Feared American Indian Boxer Makes Professional Debut
If you feel a rumbling on January 28, don’t panic. More than likely, you’ll be feeling the tremors spreading out from the Menominee Casino Resort, the posh epicenter in Kenesha, Wisconsin. That night, Matt Karaja, Hannahville Indian Community, will be making his professional boxing debut. And the heavy hitter won’t be holding back.
Karaja was once one of the most feared and acclaimed amateur fighters in Indian country, fighting for the Native American national boxing title each year from 2003 to 2005, winning the championship in 2003 and 2004, and taking second in 2005.
But following his runner-up finish at the 2005 nationals, Karaja struggled, losing two straight fights and the necessary drive to keep going. His body, too, was worn out. "I brought my body through hell. I had a habit of overtraining myself and being overprepared. It affected my immune system," he told the Escanaba, Michigan Daily Press. Convinced he was ready for a new challenge, Karaja hung up his gloves, finishing with an overall 30-8 record.
Hired by the Hannahville Police Department, Karaja devoted himself to being a good cop, displaying the grit and work ethic that had previously made him a champion pugilist. "When I first started (as a police officer in Hannahville) I loved it. The first two years on the job, I really worked as hard as I could. There are some good things about it. I love helping people out, and taking drugs off the street was fulfilling," Karaja said. But it wasn’t long before his love for boxing, feeling again the fire that had always burned in his heart, had him back in the gym. He had something to accomplish yet—fighting as a pro.
"Hanging up the gloves, I was never the same person again. Boxing is who I am, it's what I do, it's me. When people hear the name Matt Karaja, they don't think of Matt the cop, they think of Matt the boxer," Karaja declared. With the support of his family and community, he reconnected with his trainers, and accepted a chance to take on his first professional bout. His veteran, crafty opponent, Booj Labarge, Lac du Flambeau, will be facing a confident and fit fighter.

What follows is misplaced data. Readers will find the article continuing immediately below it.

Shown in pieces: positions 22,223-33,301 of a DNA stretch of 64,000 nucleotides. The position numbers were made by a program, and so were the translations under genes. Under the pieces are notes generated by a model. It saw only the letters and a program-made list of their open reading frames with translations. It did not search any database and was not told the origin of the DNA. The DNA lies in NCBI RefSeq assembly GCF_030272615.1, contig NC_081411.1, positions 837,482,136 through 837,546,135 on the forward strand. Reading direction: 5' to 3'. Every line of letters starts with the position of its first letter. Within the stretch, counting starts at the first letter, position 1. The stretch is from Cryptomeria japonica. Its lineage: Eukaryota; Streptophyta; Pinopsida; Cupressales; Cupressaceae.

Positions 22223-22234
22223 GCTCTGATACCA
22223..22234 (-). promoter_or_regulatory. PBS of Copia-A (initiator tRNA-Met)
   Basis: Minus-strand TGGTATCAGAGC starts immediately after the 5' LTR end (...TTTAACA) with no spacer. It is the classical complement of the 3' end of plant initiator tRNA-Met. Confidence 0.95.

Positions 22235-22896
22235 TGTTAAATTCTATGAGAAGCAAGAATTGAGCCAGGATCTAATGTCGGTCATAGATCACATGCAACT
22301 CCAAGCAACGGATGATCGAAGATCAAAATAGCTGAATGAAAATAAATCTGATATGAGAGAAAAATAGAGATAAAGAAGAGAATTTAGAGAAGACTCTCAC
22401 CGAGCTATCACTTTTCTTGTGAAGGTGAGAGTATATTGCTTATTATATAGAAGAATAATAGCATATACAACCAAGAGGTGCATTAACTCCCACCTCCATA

"I carry power with both hands. I have a wicked left hook and a nice right hand. I move very well in the ring and utilize movement and quickness to my advantage," Karaja said, when asked about his fighting style by the Daily Press. Still, this will be a big test for him, and in front of a big-time audience.
Karaja’s fight will be part of the Professional All-Native Fight Night at the Menominee Casino Resort. The six-bout card will feature the legendary JJ Corn in the final fight of his 15-year pro career and the nation’s number 7-ranked light heavyweight, Marcus Oliveira, Menominee, in a homecoming, in separate matches. If Karaja can deliver a knockout performance here, he’ll be on the right path, the path that ignites the passion in the heart of his warrior.
"My main goal was to turn pro and win a world title someday,” Karaja confided. “I'm very dedicated. Boxing has been my passion since I was 15 years old. This has been my dream since I was a kid. I'm actually getting to do it."
For further information and to purchase tickets for the Professional All-Native Boxing Fight Night at the Menominee Casino Resort in Kenesha, Wisconsin, visit MenomineeCasinoResort.com.
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